The impacts of infusion methods used in the production of gin were investigated by analyzing the concentrations of terpene flavor compounds in two laboratory distilled gins and six commercial gins using Gas Chromatography–Mass Spectrometry (GC–MS). The technique quantified 10 volatile terpenes that are common flavor-active constituents of botanicals used in gin recipes. Differences between the individual commercial gins in terms of production method are discernible. Discrepancies between infusion methods were enhanced in the comparison of laboratory extractions using a known botanical ratio. Comparison of extraction using vapor infusion or steep infusion methods revealed that 9 of the 10 compounds analyzed were found in higher concentration in distillates produced by vapor infusion; only linalool was found to be in higher concentration in steep than it was in vapor infusion. The linalool concentration in the distillate from steep infusion was 1.7 times as high as that from vapor infusion. The method of analysis used enables a comparison of gin distillates from different categories and styles of gin.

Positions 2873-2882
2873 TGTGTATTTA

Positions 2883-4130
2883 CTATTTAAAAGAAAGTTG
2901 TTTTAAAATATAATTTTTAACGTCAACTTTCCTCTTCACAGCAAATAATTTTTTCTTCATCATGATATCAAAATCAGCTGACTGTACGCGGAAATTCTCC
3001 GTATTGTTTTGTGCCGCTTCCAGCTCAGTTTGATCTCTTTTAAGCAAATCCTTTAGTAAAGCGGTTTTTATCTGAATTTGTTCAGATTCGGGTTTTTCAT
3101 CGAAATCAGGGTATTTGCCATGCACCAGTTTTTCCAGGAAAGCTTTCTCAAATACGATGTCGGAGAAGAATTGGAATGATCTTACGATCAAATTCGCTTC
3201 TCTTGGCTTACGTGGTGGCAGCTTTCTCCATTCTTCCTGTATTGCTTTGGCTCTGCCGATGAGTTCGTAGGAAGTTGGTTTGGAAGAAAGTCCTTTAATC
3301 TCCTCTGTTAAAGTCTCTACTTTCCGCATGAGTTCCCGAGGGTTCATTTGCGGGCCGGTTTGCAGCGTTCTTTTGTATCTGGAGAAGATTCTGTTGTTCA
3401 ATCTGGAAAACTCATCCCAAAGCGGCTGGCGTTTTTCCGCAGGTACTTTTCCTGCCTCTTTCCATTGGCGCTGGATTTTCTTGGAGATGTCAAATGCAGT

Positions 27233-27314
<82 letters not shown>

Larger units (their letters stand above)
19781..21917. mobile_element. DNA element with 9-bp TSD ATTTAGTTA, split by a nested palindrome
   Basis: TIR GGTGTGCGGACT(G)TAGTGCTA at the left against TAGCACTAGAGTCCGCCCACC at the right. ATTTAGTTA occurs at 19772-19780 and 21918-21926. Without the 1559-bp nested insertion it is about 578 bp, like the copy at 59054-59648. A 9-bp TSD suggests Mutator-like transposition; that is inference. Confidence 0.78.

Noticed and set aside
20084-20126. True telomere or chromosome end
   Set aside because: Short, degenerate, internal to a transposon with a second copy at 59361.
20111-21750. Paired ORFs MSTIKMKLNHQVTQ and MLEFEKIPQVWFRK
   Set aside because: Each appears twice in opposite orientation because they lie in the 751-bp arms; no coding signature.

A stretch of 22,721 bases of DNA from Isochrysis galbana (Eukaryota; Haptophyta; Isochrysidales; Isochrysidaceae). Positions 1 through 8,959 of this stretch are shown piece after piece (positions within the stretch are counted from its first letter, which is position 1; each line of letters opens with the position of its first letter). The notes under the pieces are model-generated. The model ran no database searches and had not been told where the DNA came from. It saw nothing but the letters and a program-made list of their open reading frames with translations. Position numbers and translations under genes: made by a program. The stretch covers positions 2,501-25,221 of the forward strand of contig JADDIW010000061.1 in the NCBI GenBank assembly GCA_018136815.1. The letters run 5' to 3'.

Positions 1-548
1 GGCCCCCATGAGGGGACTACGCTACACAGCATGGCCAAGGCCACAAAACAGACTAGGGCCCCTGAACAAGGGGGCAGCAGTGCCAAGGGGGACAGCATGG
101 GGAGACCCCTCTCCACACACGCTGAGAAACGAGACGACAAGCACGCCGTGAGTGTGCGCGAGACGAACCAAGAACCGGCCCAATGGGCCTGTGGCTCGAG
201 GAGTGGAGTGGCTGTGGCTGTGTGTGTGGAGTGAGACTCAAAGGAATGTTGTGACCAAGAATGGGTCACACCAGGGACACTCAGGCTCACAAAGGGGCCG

|Number of pages||8|
|Journal||Journal of the American Society of Brewing Chemists|
|Publication status||Published - 22 Jul 2019|
- Botanicals; flavoring; GC–MS; gin; infusion process
ASJC Scopus subject areas
- Food Science
- Applied Microbiology and Biotechnology
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Anne Elizabeth Hill
- School of Engineering & Physical Sciences - Professor
- School of Engineering & Physical Sciences, Institute of Biological Chemistry, Biophysics and Bioengineering - Professor
Person: Academic (Research & Teaching)